It’s Not Just a Family Drama, it’s an Action Film.


This movie is also action-packed. It takes inspiration from traditional kung fu movies with a universe-bending twist. The cast did most of their own stunts, and the fight scenes show few cuts than in a regular Hollywood action movie, so everything remains quick, but also fluid and in one motion. Then unorthodox weapons are used, such as Waymond's fanny pack.


In the final scenes when Evelyn uses her new multiverse powers, the action turns absurd and fantastical, like when Jenny Slate uses her dog like a nunchuck, or when two men jump on butt plug-shaped awards to access their inner kung fu skills from across the multiverse. Evelyn sends people flying through the air (on a complicated system of wires) with her pinkie alone. It balances the funny with the raw power of martial arts skillfully, to the point where neither genre overpowers the other.


Michelle Yeoh


Let’s talk acting. Michelle Yeoh can act the house down in this universe and in every other universe. Her portrayal in the beginning, as a meek but studious wife and mother is so sad you just want to hug her. Then the weird stuff kicks in, and she expertly navigates the multiverse of genres, from sci-fi to martial arts, to drama, to comedy, and she’s perfect in every part. By the end she is a woman rejuvenated by the power of the words, “Fuck it, none of this matters,” and you can see the freedom and relief cross her face in those final scenes. Especially in the final scene with her daughter where she learns to let go.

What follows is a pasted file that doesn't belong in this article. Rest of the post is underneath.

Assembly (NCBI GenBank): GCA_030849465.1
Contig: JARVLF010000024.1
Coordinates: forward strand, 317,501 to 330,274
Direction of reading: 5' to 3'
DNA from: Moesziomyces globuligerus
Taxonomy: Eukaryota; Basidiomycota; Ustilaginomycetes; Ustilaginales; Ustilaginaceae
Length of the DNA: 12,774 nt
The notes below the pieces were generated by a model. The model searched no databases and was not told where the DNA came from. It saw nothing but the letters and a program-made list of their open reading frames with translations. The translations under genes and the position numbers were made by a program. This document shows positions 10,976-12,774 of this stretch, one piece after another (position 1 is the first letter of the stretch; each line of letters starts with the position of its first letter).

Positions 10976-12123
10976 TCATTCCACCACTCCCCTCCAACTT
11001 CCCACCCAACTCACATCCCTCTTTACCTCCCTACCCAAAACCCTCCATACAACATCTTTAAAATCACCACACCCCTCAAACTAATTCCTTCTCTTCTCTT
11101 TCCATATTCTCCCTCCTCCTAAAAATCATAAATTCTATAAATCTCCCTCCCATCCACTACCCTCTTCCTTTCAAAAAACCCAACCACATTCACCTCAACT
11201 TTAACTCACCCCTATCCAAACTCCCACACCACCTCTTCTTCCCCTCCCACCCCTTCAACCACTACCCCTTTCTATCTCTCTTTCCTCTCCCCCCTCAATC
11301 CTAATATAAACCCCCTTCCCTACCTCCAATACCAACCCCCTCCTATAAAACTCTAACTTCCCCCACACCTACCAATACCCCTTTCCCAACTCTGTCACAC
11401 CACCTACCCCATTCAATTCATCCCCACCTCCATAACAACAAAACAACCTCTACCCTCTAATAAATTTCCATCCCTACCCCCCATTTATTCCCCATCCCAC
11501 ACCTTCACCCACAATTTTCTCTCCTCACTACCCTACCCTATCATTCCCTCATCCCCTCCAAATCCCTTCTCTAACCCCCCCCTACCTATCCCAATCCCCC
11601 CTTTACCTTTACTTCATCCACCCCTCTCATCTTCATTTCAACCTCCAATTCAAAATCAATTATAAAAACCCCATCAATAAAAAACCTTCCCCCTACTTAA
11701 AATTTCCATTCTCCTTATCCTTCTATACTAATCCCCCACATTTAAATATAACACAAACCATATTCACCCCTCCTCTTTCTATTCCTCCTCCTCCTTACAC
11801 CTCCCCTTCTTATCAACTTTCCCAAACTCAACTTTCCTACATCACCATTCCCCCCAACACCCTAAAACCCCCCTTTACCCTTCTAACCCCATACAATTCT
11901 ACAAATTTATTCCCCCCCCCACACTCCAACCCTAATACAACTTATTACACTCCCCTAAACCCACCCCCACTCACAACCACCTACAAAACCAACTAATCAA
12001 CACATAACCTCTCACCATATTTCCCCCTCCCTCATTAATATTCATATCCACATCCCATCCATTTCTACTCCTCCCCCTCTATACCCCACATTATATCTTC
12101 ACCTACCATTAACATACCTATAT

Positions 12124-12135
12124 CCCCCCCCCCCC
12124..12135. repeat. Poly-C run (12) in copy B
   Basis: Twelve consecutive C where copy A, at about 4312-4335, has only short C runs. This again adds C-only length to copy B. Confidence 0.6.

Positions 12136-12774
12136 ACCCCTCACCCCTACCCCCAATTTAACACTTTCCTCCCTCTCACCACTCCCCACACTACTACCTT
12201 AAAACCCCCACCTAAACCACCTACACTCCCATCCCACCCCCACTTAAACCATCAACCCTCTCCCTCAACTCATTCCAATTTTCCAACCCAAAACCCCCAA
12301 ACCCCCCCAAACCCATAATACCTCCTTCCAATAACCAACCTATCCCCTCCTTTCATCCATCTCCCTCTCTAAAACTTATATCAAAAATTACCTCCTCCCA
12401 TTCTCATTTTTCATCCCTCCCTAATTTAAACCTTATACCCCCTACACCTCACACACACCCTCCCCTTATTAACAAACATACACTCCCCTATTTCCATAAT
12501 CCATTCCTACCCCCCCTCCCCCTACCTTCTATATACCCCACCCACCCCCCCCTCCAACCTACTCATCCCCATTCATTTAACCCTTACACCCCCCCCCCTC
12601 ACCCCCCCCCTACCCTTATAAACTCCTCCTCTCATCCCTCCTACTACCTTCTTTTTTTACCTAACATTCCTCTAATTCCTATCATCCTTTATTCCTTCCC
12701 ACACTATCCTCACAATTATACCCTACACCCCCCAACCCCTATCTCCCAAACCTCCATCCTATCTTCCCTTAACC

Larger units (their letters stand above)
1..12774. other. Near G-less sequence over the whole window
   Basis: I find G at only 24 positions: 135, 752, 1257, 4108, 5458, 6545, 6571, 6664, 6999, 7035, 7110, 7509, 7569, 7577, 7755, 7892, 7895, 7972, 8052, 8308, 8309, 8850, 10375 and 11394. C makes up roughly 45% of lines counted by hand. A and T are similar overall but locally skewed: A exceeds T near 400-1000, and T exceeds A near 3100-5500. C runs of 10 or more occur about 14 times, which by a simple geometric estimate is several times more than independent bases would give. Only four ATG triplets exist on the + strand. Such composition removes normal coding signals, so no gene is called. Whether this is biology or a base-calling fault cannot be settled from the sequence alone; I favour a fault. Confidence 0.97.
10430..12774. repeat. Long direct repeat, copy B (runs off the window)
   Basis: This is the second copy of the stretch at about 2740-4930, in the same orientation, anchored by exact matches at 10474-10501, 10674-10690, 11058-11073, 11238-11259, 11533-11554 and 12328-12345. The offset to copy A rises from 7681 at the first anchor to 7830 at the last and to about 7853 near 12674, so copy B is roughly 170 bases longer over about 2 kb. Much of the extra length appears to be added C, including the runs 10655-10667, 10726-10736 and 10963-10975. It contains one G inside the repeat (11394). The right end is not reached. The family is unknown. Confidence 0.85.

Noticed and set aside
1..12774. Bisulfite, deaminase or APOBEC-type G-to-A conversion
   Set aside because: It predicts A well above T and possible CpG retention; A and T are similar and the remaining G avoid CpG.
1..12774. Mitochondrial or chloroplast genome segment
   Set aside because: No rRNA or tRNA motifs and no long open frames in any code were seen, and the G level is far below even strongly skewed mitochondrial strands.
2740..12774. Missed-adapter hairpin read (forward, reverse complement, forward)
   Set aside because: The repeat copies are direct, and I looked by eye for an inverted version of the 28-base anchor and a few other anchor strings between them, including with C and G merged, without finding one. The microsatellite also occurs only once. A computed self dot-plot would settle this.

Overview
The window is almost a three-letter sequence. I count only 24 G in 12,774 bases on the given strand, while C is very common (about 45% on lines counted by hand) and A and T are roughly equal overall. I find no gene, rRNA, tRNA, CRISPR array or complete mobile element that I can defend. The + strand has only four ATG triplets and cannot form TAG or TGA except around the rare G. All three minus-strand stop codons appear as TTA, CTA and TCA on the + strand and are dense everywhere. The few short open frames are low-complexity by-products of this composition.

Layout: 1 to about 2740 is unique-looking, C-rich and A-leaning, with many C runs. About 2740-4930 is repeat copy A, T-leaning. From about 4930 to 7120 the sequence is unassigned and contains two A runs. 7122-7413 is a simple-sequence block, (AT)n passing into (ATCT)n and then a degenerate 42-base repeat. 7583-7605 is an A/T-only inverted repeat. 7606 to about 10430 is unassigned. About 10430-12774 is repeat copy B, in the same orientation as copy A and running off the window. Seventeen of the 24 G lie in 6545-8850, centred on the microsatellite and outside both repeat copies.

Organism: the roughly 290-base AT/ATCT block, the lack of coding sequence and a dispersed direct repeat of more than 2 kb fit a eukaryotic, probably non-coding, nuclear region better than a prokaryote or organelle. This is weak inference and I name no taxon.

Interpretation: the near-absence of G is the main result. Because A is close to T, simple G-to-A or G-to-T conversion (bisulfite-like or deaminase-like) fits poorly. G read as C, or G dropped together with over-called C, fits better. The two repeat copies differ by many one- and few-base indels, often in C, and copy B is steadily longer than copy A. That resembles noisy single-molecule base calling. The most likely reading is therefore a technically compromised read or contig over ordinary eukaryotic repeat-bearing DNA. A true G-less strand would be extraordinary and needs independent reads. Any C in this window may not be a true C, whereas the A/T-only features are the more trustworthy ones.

Stephanie Hsu.


If you want to talk about a roller coaster of acting let’s talk about supporting actress Stephanie Tsu, who plays Evelyn’s Daughter, Joy, as well as the movie villain Jobu Tupaki. As Joy, you can see the exhaustion on her face as she jumps through hoops to let her voice in the family be heard. Unable to even tell her grandfather that she has a girlfriend, Joy, too, feels trapped.


As Jobu, she is a chaotic, hilarious, malevolent, and crazy badass. Seeing Hsu do both roles is amazing because you see the juxtaposition between them so clearly. But even within Jobu herself, there is a myriad of personalities inside her, because she is so unstable, and her character is my favourite part of the movie hands down. She walks into her first frame as Jobu in an Elvis costume but she’s still menacing and strange. Her style is iconic, too, landing her character in the New York Times 93 most stylish people of 2022.




What Did I miss?


There is so much more to love about Everything Everywhere All At Once. There’s the earnest performance of Waymond, in dual rolls as well, tired husband and scifi multiverse traveller. James Hong’s distinct voice, who I’ve heard everywhere from Seinfeld to Kung Fu Panda, adds to the family a wizened presence. There’s the sheer amount of beauty and style, in the movie, from the distinct feelings in each multiverse world, every costume, and every hyperpaced montage of Evelyn in different worlds. The lighting, the music, JAMIE LEE CURTIS doing knee drops. There’s something in this movie for everyone, truly, and I can’t recommend it enough to watch, if you haven’t already, and to vote for all the Oscars it is nominated for on the 13th of March.